The US President Joe Biden said he does not think that herd immunity to COVID-19 can be developed before the end of summer, CNBC reported Sunday.
“The idea that this can be done and we can get to herd immunity much before the end of this summer is very difficult,” the president said in an interview with CBS' Norah O'Donnell.
The statement reportedly came in response to O'Donnell, who said it would take nearly a year to vaccinate enough Americans to achieve herd immunity at the current rate of around 1.3 million doses given every day.
Earlier, Dr. Anthony Fauci, US National Institute of Allergy and Infectious Diseases Director and the leading US specialist in the battle against COVID-19, said that to achieve herd immunity, it would require between 70% to 90% of the population to be inoculated against the virus.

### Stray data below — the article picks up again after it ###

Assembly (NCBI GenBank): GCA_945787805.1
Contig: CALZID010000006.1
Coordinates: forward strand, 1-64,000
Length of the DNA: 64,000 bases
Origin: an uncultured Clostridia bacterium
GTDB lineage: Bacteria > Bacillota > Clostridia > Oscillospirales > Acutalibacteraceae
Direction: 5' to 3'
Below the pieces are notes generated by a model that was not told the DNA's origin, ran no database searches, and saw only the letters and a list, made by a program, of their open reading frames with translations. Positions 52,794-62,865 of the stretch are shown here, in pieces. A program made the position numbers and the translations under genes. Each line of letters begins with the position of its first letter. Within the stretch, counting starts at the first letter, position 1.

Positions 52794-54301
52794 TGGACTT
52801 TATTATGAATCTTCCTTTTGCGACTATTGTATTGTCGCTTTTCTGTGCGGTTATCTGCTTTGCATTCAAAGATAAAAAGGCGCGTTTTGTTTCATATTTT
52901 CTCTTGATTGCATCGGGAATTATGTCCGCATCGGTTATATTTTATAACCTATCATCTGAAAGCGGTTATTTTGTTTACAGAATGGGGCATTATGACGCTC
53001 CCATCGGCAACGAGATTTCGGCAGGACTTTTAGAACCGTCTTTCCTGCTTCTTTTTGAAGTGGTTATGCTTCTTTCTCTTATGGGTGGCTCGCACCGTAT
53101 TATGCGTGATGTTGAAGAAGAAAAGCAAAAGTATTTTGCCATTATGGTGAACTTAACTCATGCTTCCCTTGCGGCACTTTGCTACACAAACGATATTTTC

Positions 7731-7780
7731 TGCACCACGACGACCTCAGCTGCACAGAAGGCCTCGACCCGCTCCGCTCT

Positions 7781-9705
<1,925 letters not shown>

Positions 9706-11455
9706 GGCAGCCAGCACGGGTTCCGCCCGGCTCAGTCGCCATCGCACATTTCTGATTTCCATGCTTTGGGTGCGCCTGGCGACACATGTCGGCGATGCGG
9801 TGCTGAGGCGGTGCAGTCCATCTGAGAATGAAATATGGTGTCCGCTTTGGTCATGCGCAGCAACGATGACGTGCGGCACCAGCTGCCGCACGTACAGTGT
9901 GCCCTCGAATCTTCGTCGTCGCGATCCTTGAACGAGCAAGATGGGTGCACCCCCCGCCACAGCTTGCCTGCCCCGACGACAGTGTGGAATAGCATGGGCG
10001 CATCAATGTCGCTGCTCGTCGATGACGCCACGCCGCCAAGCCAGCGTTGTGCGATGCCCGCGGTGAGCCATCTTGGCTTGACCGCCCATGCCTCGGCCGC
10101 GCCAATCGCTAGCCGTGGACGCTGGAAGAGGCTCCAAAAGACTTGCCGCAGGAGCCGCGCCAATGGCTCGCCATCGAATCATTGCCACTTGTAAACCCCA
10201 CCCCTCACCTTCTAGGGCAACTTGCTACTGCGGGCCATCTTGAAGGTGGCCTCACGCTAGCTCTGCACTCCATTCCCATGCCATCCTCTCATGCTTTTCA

Biden also said that he was looking for new ways to vaccinate more US citizens faster. He said he supported a National Football League initiative to use its 30 stadiums as mass vaccination centers, but stopped short of committing himself to the action.
“I’m telling my team they are available, and I believe we’ll use them,” he added.
Biden has been openly critical about his predecessor's handling of the COVID-19 pandemic ever since it broke out in the country in early last year, especially about the rollout of the vaccine, of which Trump said during his last weeks in the office, that the situation would improve in a short amount of time.
The US has been among the worst-hit nations in the novel coronavirus pandemic since March 2020, with 26.9 million cases recorded since the start of the pandemic in March 2020, according to the data of Johns Hopkins University, and about 462,000 deaths related to the contraction of the virus.